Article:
Thursday, November 5, 2020

David Berger Declares Victory in Election for Judge of the Superior Court, Office No. 80

 I am delighted to report that, according to the the latest ballot count, I am so far ahead of my opponent that it is now statistically impossible for the outcome of the election to change. I am therefore declaring "Victory" and am proud to say that the election is over with David Berger set to become Judge of the Superior Court on January 4, 2021.

I thank all the many people who helped me along the way to becoming the first elected English-American Superior Court Judge in Los Angeles County, and to the voters of Los Angeles County for their faith and belief in me.


Sunday, November 1, 2020

Pre-Election Day Message – Vote David Berger For Judge, Office No. 80

In just 3 days the longest election period will close at 8pm on Tuesday November 3, 2020. You are probably reading this as you try to make your decision on one of the most important local elected positions on the ballot, yet the Judicial Elections are also the ones that many voters rarely feel comfortable about - because they don't really have enough information to go on.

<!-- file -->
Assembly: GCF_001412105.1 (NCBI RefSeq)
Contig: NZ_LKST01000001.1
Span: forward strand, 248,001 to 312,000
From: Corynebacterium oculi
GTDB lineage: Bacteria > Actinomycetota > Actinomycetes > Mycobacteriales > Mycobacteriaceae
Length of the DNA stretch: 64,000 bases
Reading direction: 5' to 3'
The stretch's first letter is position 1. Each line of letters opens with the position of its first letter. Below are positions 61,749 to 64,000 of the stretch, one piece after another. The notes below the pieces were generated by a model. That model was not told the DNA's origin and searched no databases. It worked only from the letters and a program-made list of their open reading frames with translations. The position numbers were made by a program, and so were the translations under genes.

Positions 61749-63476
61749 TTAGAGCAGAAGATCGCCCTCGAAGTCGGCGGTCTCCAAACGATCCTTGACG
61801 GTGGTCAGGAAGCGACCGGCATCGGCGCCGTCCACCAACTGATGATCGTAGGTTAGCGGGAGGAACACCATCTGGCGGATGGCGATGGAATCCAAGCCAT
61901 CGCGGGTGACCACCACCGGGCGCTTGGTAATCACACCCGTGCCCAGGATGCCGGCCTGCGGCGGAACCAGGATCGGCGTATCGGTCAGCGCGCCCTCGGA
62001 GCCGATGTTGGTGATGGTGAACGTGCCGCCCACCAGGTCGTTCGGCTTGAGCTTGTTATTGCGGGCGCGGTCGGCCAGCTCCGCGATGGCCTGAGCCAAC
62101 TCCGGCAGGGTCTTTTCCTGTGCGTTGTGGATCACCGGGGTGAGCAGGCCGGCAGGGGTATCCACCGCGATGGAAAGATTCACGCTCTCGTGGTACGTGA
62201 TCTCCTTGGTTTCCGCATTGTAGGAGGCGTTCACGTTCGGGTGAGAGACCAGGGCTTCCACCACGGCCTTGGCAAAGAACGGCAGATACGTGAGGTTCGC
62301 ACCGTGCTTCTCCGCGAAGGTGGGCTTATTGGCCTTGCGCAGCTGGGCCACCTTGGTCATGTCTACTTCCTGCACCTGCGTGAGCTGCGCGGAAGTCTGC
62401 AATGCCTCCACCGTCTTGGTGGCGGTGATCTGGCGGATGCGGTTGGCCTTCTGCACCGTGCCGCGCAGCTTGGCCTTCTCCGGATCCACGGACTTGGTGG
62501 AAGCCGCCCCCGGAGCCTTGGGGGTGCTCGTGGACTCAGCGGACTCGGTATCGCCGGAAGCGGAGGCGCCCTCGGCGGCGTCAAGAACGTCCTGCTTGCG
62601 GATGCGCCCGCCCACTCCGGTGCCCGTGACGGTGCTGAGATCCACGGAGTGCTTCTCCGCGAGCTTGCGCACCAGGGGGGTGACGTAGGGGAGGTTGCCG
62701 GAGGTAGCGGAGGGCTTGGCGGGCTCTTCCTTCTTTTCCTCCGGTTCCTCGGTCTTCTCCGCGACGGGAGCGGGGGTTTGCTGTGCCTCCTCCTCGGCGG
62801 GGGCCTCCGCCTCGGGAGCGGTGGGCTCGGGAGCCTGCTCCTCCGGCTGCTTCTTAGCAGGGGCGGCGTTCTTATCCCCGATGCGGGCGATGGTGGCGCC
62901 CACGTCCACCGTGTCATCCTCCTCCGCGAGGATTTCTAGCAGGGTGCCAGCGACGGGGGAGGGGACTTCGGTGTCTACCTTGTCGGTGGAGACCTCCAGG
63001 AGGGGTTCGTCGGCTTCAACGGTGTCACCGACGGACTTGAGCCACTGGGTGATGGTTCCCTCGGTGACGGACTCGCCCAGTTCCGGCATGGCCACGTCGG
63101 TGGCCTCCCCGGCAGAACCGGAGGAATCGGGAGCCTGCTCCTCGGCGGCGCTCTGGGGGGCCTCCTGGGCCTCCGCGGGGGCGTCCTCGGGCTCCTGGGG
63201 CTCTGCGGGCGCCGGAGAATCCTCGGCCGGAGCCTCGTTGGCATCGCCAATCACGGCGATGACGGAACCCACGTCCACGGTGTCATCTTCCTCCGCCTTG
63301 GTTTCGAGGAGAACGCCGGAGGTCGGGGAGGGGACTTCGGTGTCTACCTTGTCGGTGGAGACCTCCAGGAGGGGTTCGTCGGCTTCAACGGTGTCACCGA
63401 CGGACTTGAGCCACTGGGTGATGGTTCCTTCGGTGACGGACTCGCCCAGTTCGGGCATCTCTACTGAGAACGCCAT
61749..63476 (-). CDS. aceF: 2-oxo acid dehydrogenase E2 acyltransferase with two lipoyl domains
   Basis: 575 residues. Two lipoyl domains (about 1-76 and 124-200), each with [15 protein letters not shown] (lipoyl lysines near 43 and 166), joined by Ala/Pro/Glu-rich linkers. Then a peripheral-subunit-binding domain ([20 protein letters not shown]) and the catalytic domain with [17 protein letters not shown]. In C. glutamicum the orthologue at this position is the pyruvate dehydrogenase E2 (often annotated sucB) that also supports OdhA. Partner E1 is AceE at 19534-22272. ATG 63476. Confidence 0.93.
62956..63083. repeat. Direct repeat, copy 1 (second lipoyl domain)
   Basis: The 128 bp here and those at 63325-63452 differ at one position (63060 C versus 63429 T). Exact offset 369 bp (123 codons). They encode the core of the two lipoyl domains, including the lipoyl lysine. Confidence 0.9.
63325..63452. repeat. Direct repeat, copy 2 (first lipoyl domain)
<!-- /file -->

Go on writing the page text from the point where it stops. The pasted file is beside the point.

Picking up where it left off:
So why vote for David Berger? If you want to know more about me, start off by reading the 'About' page. Then, take a look at the 'Endorsements' page to see the large number of judicial, political, and civic leaders who have exclusively shown their support for David Berger  - they clearly believe Berger is the best choice for Office No. 80. 

But beyond reading the names of those who support and endorse David Berger - the 50+ Superior Court Judges, 30 political and labor organizations, Prosecutors and Defense Attorneys, you might also want to consider the in-depth evaluations of judicial candidates conducted by the LA County Bar Association, the editorial boards of the LA Times, Metropolitan News-Enterprise, the Daily Bruin, and the Los Angeles Sentinel – all of which exclusively proclaim David Berger to be the best choice for Judge of the Los Angeles Superior Court.